February 11th, 2019

Cannabis-Impaired Driving

Driving Cannabis

That using cannabis is associated with increased automobile accidents is one of the few cannabis related issues about which there is consensus. Beyond that point of agreement, however, important related issues, such as any association with increased fatal accidents, generate more controversy. What to do about the issue is especially perplexing.

Alcohol-impaired driving has been used as the reference point. By comparison, addressing alcohol is much less complicated. Alcohol leaves the body rapidly and has no active metabolites. Blood alcohol levels are easily measured, and the related degree of impairment is well established. When it comes to cannabis, however, none of this holds true.

The situation becomes more complicated when cannabis is combined with alcohol. Well done research studies, using driving simulators, demonstrate that cannabis impaired drivers make adjustments to their driving, such as reducing their speed and increasing the distance between their car and the one in front of them. As their blood alcohol levels are raised, however, these safety compensations are diminished. As a result, mixing a small amount of alcohol and cannabis can cause greater impairment than using larger amounts of either one alone.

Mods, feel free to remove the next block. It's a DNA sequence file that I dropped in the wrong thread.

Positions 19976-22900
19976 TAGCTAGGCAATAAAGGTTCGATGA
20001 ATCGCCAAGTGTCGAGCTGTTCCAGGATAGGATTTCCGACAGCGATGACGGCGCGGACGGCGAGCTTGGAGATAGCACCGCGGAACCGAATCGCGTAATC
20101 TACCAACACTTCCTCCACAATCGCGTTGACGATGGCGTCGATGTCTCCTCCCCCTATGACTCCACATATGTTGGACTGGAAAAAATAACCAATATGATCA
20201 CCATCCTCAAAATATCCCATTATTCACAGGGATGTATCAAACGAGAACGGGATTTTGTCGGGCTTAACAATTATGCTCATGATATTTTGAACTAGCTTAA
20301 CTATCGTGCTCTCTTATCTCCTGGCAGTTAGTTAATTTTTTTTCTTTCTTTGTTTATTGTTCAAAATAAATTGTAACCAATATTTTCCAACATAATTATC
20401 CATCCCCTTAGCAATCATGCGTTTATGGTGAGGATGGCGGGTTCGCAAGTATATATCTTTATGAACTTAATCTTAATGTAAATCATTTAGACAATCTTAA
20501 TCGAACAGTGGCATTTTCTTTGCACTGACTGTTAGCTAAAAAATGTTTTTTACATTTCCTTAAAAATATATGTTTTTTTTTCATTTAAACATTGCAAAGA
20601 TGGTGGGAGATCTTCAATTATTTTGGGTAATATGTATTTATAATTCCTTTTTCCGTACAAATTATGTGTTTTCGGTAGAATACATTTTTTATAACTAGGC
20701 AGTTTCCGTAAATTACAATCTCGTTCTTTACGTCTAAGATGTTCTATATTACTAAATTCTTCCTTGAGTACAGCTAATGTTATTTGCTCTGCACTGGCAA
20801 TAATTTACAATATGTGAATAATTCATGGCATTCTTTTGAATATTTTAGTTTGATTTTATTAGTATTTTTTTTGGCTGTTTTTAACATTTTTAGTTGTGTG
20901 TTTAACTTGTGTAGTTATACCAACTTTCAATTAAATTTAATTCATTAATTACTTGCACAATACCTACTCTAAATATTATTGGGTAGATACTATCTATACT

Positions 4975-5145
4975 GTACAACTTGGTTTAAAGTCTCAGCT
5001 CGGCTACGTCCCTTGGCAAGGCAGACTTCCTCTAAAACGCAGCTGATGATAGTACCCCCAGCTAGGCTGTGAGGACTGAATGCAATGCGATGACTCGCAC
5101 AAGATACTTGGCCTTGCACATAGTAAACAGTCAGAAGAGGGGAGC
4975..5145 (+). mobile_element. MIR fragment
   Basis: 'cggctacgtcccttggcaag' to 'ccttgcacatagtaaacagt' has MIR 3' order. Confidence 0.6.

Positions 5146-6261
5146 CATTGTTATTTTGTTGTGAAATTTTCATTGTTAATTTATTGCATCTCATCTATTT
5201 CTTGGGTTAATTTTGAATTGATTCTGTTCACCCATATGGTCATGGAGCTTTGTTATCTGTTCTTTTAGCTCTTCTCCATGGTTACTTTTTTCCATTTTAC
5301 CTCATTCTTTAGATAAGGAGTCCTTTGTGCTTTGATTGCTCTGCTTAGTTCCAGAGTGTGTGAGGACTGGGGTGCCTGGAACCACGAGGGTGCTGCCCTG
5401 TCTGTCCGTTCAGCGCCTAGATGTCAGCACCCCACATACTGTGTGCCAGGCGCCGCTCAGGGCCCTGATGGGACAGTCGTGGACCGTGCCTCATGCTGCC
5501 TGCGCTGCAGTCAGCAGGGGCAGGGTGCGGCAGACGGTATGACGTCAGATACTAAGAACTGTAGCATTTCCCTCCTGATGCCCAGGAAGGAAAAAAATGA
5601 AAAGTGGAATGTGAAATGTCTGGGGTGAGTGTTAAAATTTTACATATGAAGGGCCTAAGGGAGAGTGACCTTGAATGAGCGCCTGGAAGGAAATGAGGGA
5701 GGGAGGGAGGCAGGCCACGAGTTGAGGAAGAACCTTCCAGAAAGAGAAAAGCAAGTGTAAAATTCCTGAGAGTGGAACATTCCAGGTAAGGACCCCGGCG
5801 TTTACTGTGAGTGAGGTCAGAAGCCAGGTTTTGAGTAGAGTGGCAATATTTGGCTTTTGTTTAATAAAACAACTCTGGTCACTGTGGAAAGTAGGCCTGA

This year, after recreational use of cannabis was legalized in California, advertisements by vineyards encouraged wine tasting customers to enjoy the experience more by adding cannabis to the experience. As awareness of the dangers of this interaction increase, these suggestions will hopefully diminish.

Cannabis-impaired driving – The effect of legalization of cannabis on drivers

With laws being liberalized and cannabis use increasing among adults, THC has become the most frequent intoxicant found in automobile drivers. State legislatures and law enforcement agencies are scrambling for answers. Some have established zero THC levels as a standard, while others set 5 nanograms as the blood level for impairment. The problem is that THC remains in the body long after impairment is gone and there is little evidence supporting the validity of the 5 nanogram level.

The bad news is that right now, there is no solution in sight – yet another reason to lower the barriers to legitimate cannabis research to help address important issues as this one.

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